I am sure she was my defender more often than she cared to be. I provided her with a good amount of trouble to guide me through. She was my biggest fan, and sometimes pretty close to my only fan. She modeled for me what it meant to be a wife and mother.
My wife and I decided to spend Christmas day with her. It was on a Sunday. I needed to be back to work on Monday, and she lives a little over two hours away. I kind of wanted to wait and see her another time, but Donya was having none of it. She insisted we go. She also insisted that she would make another Christmas dinner in addition to the one she had made for Christmas eve, which was spent with our kids, grandkids, and her parents. Mom had been in a nursing home for a couple of years, and in the past six months or so, she had not been out of her room much. Her health was deteriorating, she was in constant pain, and her mobility was nil. I was not looking forward to seeing her like this.
A recent trip I made along with my brother went surprisingly well. She was awake and conversant much of the time but would nod off mid-conversation. Multiple strokes made it hard to understand her when she spoke but she understood us fine, and it was fun to make her laugh. Don could always make Mom laugh and sometimes I could, too. Making Mom laugh was always a joy. Her laughter was a contagion in the best way.
I feared Mom would not be so well on Christmas, but I hoped she would. As it turned out, my fears were warranted. She acknowledged our presence a few times and tried to engage in conversation with us. She had moments of lucidity. For the most part, however, she slept. She could not help it. The meds insisted that she sleep.
She acknowledged the wonderful meal Donya had made. We enjoyed the food with my sisters and their bunch but Mom just didn’t really eat anymore. She said she would eat “in a minute or two.” She never did. I did make her laugh once or twice, and that was food for my soul.
Our conversation on the drive back home that evening was somber. We both recognized that Mom was not likely to rebound, to return to herself. We remembered together what it was like when she finally settled in at the nursing home. Mom was not an attention-seeker. She was a rock. She was a leader for the weak, the lost, and the downcast. She was the champion of the underdog. She possessed great faith and empathy. Consequently, a group of residents gathered around her to soak up some of that spirit and lean on her strength. She organized games of 42, a Texas domino game, which meant she had to teach a few of them how to play. If I brought her a box of chocolates on Valentine’s Day or some of Donya’s brownies on her birthday, she shared them with her friends. I personally witnessed her comfort a distraught woman, as if she were the woman’s mother, despite them being peers. I saw her get a pouting man over his distress and engaged in a game with his friends.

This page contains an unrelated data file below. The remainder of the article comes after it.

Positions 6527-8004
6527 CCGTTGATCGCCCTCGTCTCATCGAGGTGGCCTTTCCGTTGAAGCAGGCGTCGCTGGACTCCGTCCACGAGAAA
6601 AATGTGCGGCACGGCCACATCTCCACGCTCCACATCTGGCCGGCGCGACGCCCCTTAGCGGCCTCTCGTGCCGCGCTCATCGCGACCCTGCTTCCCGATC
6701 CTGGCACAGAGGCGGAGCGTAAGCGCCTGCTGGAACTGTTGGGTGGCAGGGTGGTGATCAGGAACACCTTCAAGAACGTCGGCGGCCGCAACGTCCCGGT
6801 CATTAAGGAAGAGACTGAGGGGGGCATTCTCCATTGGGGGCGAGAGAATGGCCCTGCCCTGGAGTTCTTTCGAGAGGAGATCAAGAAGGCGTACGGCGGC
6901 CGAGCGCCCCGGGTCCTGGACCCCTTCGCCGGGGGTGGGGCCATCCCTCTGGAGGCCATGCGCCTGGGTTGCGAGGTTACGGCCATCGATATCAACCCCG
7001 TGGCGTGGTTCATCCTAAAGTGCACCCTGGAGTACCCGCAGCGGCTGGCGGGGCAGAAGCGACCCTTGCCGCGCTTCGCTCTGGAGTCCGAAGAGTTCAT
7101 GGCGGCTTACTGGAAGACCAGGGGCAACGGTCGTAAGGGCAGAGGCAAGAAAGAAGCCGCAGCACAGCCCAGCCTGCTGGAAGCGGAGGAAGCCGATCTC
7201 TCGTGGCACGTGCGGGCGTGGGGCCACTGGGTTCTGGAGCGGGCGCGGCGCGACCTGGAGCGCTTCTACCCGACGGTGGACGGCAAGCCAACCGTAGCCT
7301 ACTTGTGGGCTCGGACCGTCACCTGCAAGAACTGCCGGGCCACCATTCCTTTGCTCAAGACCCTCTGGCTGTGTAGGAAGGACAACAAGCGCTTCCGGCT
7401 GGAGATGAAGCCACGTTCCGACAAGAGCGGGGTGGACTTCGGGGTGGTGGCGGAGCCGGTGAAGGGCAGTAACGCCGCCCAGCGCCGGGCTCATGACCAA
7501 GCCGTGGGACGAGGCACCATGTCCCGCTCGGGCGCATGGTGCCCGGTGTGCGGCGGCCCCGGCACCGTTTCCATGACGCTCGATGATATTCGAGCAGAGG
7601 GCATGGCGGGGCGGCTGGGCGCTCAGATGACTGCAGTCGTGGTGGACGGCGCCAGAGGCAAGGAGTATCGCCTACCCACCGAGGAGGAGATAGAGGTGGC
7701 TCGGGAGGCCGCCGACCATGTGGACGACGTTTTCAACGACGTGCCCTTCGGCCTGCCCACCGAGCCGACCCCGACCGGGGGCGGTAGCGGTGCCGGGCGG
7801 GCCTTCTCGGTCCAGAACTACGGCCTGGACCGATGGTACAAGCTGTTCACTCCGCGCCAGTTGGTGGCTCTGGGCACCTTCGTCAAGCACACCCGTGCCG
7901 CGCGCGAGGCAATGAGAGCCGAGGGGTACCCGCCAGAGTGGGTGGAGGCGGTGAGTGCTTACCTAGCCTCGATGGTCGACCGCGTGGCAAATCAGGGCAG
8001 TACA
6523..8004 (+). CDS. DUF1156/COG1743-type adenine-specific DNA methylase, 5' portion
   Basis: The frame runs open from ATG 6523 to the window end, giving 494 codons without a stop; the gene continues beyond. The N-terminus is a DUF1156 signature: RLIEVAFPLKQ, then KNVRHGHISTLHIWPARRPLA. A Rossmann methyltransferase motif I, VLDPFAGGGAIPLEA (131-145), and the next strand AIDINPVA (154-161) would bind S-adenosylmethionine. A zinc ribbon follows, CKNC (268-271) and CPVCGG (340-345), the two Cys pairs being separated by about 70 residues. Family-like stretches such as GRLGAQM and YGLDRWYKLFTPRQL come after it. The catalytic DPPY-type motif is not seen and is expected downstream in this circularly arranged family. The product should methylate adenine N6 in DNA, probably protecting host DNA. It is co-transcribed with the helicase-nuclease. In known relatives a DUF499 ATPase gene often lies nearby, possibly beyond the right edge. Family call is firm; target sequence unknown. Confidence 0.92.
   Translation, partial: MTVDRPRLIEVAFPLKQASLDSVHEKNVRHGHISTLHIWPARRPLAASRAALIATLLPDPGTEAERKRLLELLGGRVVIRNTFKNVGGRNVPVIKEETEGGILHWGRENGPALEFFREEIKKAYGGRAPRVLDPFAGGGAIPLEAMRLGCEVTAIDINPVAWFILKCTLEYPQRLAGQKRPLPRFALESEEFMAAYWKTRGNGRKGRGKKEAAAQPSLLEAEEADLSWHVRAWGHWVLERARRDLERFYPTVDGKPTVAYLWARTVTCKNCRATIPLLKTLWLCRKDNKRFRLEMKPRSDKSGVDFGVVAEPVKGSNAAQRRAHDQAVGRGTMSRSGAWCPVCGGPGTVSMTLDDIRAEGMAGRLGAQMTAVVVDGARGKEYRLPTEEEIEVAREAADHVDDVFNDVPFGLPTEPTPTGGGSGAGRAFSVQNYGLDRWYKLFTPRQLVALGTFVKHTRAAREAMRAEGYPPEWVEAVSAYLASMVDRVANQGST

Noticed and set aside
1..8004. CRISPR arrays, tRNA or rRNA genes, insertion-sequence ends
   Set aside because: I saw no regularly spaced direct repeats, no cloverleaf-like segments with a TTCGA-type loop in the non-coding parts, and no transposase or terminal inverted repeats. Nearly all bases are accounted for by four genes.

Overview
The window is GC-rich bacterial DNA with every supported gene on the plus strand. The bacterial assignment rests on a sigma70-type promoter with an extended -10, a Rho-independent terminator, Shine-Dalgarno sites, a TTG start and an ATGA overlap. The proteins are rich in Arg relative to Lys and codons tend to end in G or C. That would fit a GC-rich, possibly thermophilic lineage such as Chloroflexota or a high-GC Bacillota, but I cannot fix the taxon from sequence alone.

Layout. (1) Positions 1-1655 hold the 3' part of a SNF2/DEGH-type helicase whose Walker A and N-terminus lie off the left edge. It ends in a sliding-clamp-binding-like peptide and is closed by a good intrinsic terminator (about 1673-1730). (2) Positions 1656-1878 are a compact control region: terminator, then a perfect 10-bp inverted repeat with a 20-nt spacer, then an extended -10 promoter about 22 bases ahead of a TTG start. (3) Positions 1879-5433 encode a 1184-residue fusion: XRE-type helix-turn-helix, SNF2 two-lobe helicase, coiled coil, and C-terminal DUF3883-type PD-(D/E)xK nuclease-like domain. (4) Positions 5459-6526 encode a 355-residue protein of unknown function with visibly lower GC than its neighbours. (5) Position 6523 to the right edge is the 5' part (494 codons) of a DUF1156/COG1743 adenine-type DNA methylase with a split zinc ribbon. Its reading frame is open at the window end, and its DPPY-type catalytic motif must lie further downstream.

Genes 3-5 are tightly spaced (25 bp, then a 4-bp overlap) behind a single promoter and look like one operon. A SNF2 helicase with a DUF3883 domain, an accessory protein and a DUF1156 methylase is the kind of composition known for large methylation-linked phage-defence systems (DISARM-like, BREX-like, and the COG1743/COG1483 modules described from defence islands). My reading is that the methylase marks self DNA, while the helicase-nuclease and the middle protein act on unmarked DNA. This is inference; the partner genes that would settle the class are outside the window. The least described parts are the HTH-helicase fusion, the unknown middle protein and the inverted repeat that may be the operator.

If I couldn’t have my Mom back the way she was all those years I leaned on her and ran to her for comfort, guidance, and encouragement, I at least wanted that Mom back, the one I called the President of Greenhill Villas.
But she wasn’t coming back. She had begun a journey that would take her to the banks of the River Jordan and then across.
Last Saturday, January 14, I was scheduled to go to Las Vegas for a convention, one of the biggest annual conventions for our industry, one that was important to the adjuster school over which I preside. My sleep was interrupted early Saturday morning by a phone call from my sister D’Anna (and I have not slept much since, to be honest). She said hospice had called. Mom took a turn for the worse and if we wanted to see her, we would want to get there as soon as possible. I scuttled my business trip plans and packed my bags. By mid-morning, we were at Greenhill Villas, and I was by her side, kissing her forehead, stroking her face, and telling her how much I loved her and what a great Mom she was.
At 5:20 PM, she died.
I am glad I sucked it up and went to Mt. Pleasant, Texas on Christmas day. It may not have been the best day I ever spent with my Mom but it was the last one.
My advice is this: if you have the urge to call your mother, call her. If you have the opportunity to go see her, go. Make time for your mom, your dad, your spouse, your kids, the people you love, who love you… Express that love, share that moment, enjoy that laughter. Make memories that even a thief named death cannot steal.
My name is Gene Strother, and this is Wednesday Noon.
NOTE: Here is the obituary for Mom. It lists the time and place of her memorial service. If you want to come and celebrate her life with us, we will be honored to have you there.